There is, however, no escaping the fact that the scientific method explains, at its core, how science works: have an idea, test its validity, revise and re-test if necessary, and draw conclusions. Most scientific papers are written with a flow of logic that conforms to the scientific method, whereas in practice things weren’t so neat and step by step. Presenting one’s findings clearly isn’t a bad thing – au contraire – but it can mislead non-scientists, who don’t spend their days doing experiments or gathering data to test their hypotheses, as to exactly what doing science is like.

Fortunately the University of California at Berkeley has an excellent tutorial, with diagrams, explaining how science actually works. One of the things that is key is that it doesn’t happen in a vacuum: the scientific community plays a vital role in ratifying new findings. It’s extremely unlikely that an incredible scientific advance that hasn’t been peer reviewed and accepted by other scientists working in that field is actually that incredible. The author may well be a quack.

Read the UC Berkeley article here. It’s helpful. If you want to read something by a real scientist, giving an example of how it all works, you can do a lot worse than this beautiful essay on studying belly button microbes. Not kidding.

How to read and understand a scientific paper

Paywalls are becoming less popular, and this is good for science. PLOS ONE is a good example of an online journal with free access for everyone with an internet connection. I wrote about one of the papers recently published there, here. So – anyone can get their hands on peer-reviewed (this is very important) scientific research. But many scientific papers are intimidatingly complex, and seem too difficult for a layperson to understand.

I’m willing to concede that yes, there are some papers you and I will never be able to grasp even the gist of without a lot of extra education… But with a bit of work it’s possible to get a pretty good idea of what’s potting in some of the more accessible fields of scientific inquiry. Jennifer Raff, a scientist who studies anthropology and genetics, wrote an article about how to properly read and understand a scientific paper. It’s aimed at those working in a scientific field who would need to read relevant papers to keep up to date with research.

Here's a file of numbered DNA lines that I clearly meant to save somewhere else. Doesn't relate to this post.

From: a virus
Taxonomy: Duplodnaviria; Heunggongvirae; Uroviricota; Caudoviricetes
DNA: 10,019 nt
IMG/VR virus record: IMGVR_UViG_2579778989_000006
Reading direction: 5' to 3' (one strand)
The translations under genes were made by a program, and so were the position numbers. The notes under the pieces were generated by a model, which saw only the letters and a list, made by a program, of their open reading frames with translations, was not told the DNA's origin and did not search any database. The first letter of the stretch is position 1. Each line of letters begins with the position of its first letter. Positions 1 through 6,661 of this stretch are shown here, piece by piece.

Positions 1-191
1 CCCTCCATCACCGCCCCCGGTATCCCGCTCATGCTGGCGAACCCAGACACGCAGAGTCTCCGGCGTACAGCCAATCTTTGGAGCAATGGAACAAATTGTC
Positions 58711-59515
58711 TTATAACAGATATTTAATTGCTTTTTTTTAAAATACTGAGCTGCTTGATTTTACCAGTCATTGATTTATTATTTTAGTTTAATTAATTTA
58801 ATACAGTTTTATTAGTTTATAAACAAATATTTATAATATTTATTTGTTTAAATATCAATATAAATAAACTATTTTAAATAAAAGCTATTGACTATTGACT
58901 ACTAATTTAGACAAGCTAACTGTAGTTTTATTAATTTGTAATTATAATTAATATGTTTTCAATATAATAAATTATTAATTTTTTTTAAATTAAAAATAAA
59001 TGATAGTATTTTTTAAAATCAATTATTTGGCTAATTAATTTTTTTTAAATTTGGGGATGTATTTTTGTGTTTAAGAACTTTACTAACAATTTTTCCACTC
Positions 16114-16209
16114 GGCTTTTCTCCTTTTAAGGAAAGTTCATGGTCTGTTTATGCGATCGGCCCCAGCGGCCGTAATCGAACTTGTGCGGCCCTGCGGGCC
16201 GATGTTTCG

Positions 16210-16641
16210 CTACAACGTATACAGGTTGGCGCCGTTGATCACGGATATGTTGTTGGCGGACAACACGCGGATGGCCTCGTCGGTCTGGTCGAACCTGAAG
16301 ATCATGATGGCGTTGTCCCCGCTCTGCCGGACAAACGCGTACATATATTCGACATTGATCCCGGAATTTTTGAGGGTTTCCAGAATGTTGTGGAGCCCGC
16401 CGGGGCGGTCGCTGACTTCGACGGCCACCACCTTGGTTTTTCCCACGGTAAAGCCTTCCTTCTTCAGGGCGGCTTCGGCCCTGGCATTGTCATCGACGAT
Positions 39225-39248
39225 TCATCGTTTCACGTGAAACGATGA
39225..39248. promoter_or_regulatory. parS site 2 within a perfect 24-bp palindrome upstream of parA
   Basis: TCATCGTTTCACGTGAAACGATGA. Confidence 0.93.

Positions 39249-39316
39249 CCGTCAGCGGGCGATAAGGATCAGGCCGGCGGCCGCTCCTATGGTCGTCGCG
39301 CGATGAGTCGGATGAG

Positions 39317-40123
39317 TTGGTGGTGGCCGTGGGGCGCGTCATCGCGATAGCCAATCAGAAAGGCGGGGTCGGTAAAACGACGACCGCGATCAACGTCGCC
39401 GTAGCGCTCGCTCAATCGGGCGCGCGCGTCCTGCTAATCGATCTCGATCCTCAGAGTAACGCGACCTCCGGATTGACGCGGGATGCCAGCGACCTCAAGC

Her article contains good advice, however, for an interested non-scientist with a bit of understanding who wishes to have a crack at reading some proper research. Some moderately hard work is involved, but your persistence will be rewarded. Unless you pick a paper about string theory, particle physics, or New Testament Greek (assuming you don’t already have a background in any of those), in which case you’re on your own.

Read that article here.

10 questions to distinguish real from fake science

You won’t only read scientific papers to learn about new findings in the fields you’re interested in. In fact, you’ll probably get most of your knowledge from blogs, news articles, and other secondary (or tertiary…) sources. How do you figure out whether you’re reading about something truly amazing, or truly bogus, without having a peer reviewed mainstream journal article at your fingertips?

Fear not. This list is written primarily with the pharmaceutical and related industries in mind, but it’s an excellent read for anyone interested in science, but not completely confident of their ability to discern legitimate science from pseudoscience (or worse). Remembering these questions – or even just some of them – will help you to be less easily swayed by each season’s new fad, no matter how much jargon the marketing team wraps it up in. The first two questions – “what is the source?” and “what is the agenda?” (or, as I like to ask, “where is the money?”) are, to me, the most important. Here’s the complete list of questions.

Getting your hands dirty

If you want something to practise your newfound skills of scientific discernment on, take a look at these – not actual scientific papers, but new advances in the field of shark science (if that’s a thing):

  1. The new Shark Safe Barrier: After you’ve read the official press release, check out these two posts from the Shark Alley blog for a different viewpoint.
  2. Two new wetsuit designs from Shark Attack Mitigation Systems, one claimed to “repel” sharks, and another that will allow you to be camouflaged from them while in the water.

See if you can figure out where the original idea or hypothesis came from, and how the experiment was designed (if there was one). What do you think about these two innovations?